More businesses in the River Market area are making it clear they don’t support an open container ordinance that would allow open-air drinking on President Clinton Avenue.
Already on the record against a bill the city included in its legislative package for the coming General Assembly is Debra Wood of River Market Artspace. Central Arkansas Library System director Bobby Roberts has said he’s not happy that the city didn’t consult with River Market enterprises before expressing support for the idea, and he’d like to see the bill amended to settle questions on cleanup and who could sell alcohol.
Now, Ten Thousand Villages and Connie Fails, operator of the Clinton Museum Store, have joined the opposition. Ten Thousand Villages, a free trade shop, issued a statement saying an entertainment district that allowed street drinking would discourage families and retail shoppers from the district, and Fails seconded it in an e-mail sent to city leaders and others interested in the neighborhood.
The final push
By now you may have heard that Bill Clinton is coming to Arkansas on Friday to rally Democrats to the polls. He will speak at a public event in Jonesboro between 11 a.m. and 1 p.m. Jonesboro was picked because it fits with gubernatorial candidate Mike Beebe’s schedule. It doesn’t hurt that it’s an area with a growing Republican vote and where some Democratic base stimulation could help in some hotly contested local legislative races. It’s the only Arkansas stop for Clinton, who’ll be all over the country for Democrats.
D-G ups and downs
According to the Audit Bureau of Circulations’ semi-annual report on readership at American newspapers, most metro newspapers saw their circulation slip dramatically from a year ago, a continuing trend. Examples: 8 percent at the LA Times, 8.8 percent at the Miami Herald. The Arkansas Democrat-Gazette managed to avoid similar losses, though its circulation was off slightly, too.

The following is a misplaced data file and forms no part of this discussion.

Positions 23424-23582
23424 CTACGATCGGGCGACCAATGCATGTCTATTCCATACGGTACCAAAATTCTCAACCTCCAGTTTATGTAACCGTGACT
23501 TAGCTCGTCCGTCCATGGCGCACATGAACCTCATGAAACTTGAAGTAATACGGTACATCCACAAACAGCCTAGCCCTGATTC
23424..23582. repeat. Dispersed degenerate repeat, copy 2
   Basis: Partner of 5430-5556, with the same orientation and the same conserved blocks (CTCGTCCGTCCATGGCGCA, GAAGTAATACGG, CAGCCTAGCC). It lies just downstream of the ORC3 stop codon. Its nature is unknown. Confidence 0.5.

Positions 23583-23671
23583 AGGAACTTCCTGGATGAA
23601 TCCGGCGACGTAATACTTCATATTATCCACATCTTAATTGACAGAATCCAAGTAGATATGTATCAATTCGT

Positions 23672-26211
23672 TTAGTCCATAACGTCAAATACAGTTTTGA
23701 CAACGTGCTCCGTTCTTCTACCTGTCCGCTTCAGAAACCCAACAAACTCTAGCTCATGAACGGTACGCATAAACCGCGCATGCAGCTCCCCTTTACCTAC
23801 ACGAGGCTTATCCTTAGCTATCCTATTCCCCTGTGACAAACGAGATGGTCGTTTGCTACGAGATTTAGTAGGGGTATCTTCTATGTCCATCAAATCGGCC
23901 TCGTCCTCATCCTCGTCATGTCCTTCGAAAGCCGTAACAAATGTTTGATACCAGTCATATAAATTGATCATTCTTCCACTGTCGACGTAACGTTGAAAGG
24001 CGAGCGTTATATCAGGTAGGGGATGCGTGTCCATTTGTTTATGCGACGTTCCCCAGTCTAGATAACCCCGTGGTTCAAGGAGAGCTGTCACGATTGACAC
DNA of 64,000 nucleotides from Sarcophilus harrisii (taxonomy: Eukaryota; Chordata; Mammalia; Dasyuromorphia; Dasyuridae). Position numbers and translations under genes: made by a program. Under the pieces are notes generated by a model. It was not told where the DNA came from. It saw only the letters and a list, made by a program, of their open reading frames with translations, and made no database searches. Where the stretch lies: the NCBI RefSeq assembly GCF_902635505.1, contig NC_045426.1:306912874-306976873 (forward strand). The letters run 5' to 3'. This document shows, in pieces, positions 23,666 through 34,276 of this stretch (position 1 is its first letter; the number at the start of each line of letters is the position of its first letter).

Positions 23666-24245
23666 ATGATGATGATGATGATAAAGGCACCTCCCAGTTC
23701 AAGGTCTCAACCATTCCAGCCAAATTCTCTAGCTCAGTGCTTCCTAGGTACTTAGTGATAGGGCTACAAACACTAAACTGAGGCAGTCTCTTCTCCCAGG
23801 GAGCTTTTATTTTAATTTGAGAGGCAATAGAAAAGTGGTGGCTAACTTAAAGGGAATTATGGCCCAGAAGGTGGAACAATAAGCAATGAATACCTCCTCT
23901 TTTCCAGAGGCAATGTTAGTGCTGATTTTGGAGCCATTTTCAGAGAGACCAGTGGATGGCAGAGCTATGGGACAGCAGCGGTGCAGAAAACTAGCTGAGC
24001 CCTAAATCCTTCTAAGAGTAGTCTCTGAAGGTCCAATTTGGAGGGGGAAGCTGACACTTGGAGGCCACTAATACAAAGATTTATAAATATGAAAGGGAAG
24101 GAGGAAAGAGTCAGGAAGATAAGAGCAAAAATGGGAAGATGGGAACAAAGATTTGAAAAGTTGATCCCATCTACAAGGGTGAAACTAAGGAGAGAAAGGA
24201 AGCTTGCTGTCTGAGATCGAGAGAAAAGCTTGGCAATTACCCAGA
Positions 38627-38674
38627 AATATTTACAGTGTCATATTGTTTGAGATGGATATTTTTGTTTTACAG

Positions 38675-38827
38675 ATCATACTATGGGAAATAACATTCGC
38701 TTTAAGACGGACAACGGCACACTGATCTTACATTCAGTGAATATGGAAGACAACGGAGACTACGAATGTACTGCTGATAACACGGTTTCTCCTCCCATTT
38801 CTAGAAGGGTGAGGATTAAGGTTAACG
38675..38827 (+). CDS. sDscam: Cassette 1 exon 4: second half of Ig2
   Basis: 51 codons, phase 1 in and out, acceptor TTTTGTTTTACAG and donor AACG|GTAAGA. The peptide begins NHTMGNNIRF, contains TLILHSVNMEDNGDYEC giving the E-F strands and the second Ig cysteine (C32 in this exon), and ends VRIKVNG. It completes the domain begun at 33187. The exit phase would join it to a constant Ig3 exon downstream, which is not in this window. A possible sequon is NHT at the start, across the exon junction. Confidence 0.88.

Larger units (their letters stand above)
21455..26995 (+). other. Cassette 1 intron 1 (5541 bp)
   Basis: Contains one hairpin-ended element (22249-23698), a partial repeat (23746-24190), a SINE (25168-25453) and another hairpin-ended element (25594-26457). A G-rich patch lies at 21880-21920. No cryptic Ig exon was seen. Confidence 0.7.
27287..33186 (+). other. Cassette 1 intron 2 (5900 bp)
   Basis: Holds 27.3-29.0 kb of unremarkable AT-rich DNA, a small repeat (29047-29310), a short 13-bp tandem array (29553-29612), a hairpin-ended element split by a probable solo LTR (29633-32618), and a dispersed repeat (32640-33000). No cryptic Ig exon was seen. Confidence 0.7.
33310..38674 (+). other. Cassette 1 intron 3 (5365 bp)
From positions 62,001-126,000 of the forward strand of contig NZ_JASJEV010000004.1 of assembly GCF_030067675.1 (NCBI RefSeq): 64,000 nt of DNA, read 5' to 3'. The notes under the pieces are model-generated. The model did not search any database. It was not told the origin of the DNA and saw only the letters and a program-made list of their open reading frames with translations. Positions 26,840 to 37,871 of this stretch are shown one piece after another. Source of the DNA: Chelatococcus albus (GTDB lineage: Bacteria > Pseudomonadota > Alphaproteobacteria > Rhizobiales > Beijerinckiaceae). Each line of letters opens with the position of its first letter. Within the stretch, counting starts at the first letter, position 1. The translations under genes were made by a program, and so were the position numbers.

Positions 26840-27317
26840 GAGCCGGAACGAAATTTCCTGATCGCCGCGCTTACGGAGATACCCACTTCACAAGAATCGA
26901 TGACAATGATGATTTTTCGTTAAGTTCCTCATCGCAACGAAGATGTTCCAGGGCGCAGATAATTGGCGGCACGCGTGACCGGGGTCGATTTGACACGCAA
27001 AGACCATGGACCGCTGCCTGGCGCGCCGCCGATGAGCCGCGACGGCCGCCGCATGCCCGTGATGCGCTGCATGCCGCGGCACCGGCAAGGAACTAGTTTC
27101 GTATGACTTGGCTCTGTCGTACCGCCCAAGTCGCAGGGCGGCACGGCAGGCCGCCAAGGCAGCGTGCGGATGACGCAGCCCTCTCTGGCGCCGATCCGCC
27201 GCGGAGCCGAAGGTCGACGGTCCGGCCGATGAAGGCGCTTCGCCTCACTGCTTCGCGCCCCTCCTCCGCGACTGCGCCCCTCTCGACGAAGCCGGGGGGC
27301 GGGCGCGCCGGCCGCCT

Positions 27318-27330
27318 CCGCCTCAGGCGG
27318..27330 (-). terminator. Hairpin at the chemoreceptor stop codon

The ABC report found that Monday through Friday average daily circulation at the Democrat-Gazette was down .4 percent — 176,917 copies per day in 2005, compared with 176,172 this year. Average Sunday circulation at the D-G was down 1 percent — 273,408 last year, compared with 270,635 this year.
D-G vice president and general manager Paul Smith attributed the paper’s modest losses to private ownership, led by publisher Walter Hussman. Publicly owned papers, Smith said, have been hurt in recent years by stockholder demands to cut staff, resulting in fewer reporters and less news content. This results in a “cycle” Smith said, in which dwindling news causes circulation and profits to drop further, which in turn causes more stockholder demands for staff cuts. By contrast, Smith said the D-G has the staff to focus on local and state news, which helps keep circulation high.
Elsewhere in Arkansas, Stephens Media papers in Northwest Arkansas recorded small increases — from 37,072 to 37,840 at the Fort Smith Southwest Times Record and from 31,602 to 32,487 at the Morning News of Northwest Arkansas.
Judge Lavenski Smith of Little Rock is one of more than two dozen federal judges appointed by President Bush who contributed money to key Republican senators or to Bush himself while they were under consideration for their judgeships, according to an article by Salon and the Center for Investigative Reporting.
Smith, former U.S. Attorney Thomas Gean of Fort Smith and U.S. Attorney Bud Cummins all contributed to the 2002 re-election campaign of Tim Hutchinson, then a U.S. senator from Arkansas. All contributed after they’d been recommended by Hutchinson and before they were nominated by Bush. Senators have a major role in the selection of U.S. judges and attorneys. Hutchinson was defeated by Mark Pryor. Smith is now a judge on the U.S. Eighth Circuit Court of Appeals in St. Louis and Cummins is the U.S. attorney for the eastern district of Arkansas. Gean served as U.S. attorney for the western district. He has left office.
Smith gave $1,000, the legal maximum, to Hutchinson. Apparently, it was Smith’s first contribution to a candidate for federal office since 1990. Candidates for federal judicial office are not prohibited from making political contributions, although many people think it’s inappropriate. Sitting judges are prohibited from contributing.